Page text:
Bokeh depth of field in a single pass

When I implemented bokeh depth of field I stumbled upon a neat blending trick almost by accident. In my opinion, the quality of depth of field is more related to how objects of different depths blend together, rather than the blur itself. Sure, bokeh is nicer than gaussian, but if the blending is off the whole thing falls flat. There seems to be many different approaches to this out there, most of them requiring multiple passes and sometimes separation of what's behind and in front of the focal plane. I experimented a bit and stumbled upon a nice trick, almost by accident.

I'm not going to get into technical details about lenses, circle of confusion, etc. It has been described very well many times before, so I'm just going to assume you know the basics. I can try to summarize what we want to do in one sentence – render each pixel as a discs where the radius is determined by how out of focus it is, also taking depth into consideration "somehow".

Taking depth into…

Screen Space Path Tracing – Diffuse

The last few posts has been about my new screen space renderer. Apart from a few details I haven't really described how it works, so here we go. I split up the entire pipeline into diffuse and specular light. This post will focusing on diffuse light, which is the hard part.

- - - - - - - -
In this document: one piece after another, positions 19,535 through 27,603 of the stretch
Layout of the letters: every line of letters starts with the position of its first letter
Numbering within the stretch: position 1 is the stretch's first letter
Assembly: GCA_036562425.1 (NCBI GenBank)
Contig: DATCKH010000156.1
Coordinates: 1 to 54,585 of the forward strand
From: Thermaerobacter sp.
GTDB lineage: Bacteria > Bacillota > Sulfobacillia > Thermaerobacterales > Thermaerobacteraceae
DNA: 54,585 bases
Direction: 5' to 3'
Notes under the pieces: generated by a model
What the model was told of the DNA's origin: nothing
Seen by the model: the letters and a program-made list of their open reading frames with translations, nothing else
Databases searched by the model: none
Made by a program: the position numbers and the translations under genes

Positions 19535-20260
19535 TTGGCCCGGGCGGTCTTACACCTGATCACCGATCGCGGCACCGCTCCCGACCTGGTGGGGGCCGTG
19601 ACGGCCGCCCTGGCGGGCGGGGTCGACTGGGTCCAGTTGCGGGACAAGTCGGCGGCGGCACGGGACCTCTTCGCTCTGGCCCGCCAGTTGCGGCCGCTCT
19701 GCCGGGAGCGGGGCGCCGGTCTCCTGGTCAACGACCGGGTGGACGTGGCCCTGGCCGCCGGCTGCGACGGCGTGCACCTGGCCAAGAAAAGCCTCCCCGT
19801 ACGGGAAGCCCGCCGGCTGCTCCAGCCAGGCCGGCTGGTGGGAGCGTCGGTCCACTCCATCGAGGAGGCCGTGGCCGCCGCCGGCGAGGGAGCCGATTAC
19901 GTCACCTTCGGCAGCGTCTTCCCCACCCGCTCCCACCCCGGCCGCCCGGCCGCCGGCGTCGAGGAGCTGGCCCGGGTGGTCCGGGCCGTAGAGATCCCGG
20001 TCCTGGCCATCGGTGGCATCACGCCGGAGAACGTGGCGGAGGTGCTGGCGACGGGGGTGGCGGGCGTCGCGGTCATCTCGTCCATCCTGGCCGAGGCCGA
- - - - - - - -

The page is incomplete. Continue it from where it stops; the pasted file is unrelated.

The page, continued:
My method is very similar to SSAO, but instead of doing a number of samples on the hemisphere at a fixed distance, I raymarch every sample against the depth buffer. Note that the depth buffer is not a regular, single value depth buffer, but each pixel contains front and back face depth for the first and second layer of geometry, as described in this post.

The increment for each step is not view dependant, but fixed in world space, otherwise shadows would move with the camera. I start with a small step and then increase the step exponentially until I reach a maximum distance, at which the ray is considered a miss. Needless to say, raymarching multiple samples for every pixel is very costly, and this is without …